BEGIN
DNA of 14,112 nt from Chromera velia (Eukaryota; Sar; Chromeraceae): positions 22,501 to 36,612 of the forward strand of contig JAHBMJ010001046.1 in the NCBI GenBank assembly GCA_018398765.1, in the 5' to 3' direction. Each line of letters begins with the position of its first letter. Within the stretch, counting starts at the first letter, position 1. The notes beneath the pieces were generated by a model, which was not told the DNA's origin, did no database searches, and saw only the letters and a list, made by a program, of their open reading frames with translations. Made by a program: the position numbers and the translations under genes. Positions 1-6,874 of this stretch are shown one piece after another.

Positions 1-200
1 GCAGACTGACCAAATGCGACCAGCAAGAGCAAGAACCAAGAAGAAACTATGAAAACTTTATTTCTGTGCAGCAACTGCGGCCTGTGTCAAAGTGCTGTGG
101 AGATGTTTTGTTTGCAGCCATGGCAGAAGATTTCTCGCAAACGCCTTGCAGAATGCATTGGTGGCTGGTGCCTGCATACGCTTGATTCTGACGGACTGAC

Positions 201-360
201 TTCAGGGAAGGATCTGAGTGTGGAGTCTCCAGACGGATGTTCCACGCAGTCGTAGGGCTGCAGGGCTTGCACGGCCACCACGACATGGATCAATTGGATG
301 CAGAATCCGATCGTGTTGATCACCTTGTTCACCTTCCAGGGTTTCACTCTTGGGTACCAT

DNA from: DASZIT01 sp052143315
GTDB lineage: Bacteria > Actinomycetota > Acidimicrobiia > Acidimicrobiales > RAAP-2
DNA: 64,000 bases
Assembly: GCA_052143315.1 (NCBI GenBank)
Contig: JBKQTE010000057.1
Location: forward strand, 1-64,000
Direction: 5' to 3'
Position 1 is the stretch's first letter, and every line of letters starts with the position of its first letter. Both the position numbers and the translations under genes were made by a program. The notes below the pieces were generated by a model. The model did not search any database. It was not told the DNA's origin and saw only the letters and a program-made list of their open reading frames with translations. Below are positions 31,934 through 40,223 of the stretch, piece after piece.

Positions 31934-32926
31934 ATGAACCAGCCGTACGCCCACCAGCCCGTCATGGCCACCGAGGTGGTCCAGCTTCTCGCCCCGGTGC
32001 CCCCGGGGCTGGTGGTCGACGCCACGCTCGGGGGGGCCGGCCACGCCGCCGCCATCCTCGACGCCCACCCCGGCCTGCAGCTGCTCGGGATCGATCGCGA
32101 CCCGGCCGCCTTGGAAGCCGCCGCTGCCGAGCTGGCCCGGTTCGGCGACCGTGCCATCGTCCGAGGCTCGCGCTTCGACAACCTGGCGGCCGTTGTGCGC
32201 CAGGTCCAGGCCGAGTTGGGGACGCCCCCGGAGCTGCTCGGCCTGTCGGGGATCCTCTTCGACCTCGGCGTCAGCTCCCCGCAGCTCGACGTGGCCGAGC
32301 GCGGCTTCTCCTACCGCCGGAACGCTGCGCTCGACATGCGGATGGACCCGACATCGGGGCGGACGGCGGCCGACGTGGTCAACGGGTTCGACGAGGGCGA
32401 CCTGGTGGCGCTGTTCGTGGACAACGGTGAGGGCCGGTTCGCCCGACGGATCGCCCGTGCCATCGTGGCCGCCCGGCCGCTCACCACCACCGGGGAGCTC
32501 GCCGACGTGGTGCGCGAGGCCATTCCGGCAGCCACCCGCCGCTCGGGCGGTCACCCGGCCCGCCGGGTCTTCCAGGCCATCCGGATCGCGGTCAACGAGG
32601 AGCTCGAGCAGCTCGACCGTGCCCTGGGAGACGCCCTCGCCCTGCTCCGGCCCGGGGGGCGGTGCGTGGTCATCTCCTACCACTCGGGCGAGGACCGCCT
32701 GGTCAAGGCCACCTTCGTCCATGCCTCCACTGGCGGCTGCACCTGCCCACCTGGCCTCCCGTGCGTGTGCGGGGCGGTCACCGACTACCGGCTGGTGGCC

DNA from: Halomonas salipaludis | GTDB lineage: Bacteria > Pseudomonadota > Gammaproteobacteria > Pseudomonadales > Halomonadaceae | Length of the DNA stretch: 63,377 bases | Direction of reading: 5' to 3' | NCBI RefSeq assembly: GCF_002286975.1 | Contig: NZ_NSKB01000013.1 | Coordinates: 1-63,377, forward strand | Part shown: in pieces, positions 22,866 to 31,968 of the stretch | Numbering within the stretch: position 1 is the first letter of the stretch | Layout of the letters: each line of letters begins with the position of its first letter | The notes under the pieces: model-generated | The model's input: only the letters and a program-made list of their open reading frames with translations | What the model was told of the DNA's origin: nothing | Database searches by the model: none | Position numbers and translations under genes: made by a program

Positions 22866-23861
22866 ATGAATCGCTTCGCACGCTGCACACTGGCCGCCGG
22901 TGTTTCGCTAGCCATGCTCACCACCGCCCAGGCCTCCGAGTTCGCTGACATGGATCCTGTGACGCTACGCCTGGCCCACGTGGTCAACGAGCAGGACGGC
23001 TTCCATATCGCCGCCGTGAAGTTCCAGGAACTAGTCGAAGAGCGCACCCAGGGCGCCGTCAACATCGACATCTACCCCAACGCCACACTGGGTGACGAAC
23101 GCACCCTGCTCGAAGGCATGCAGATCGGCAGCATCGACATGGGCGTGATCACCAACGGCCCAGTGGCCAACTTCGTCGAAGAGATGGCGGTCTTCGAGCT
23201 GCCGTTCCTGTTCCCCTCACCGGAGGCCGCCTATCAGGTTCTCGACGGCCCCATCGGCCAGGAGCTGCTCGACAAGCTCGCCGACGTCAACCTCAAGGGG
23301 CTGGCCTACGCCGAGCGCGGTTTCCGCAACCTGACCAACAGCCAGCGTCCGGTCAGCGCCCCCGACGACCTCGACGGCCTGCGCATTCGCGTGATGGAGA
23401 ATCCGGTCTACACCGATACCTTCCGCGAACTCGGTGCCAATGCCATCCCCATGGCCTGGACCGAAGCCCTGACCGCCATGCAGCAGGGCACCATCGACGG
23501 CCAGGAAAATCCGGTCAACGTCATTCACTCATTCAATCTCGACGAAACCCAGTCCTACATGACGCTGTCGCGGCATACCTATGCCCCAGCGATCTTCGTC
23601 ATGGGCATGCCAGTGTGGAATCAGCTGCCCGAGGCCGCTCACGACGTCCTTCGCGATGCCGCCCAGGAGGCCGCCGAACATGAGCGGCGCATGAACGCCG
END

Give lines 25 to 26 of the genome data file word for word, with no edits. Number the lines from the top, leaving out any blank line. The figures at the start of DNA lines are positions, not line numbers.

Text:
32701 GGTCAAGGCCACCTTCGTCCATGCCTCCACTGGCGGCTGCACCTGCCCACCTGGCCTCCCGTGCGTGTGCGGGGCGGTCACCGACTACCGGCTGGTGGCC

DNA from: Halomonas salipaludis | GTDB lineage: Bacteria > Pseudomonadota > Gammaproteobacteria > Pseudomonadales > Halomonadaceae | Length of the DNA stretch: 63,377 bases | Direction of reading: 5' to 3' | NCBI RefSeq assembly: GCF_002286975.1 | Contig: NZ_NSKB01000013.1 | Coordinates: 1-63,377, forward strand | Part shown: in pieces, positions 22,866 to 31,968 of the stretch | Numbering within the stretch: position 1 is the first letter of the stretch | Layout of the letters: each line of letters begins with the position of its first letter | The notes under the pieces: model-generated | The model's input: only the letters and a program-made list of their open reading frames with translations | What the model was told of the DNA's origin: nothing | Database searches by the model: none | Position numbers and translations under genes: made by a program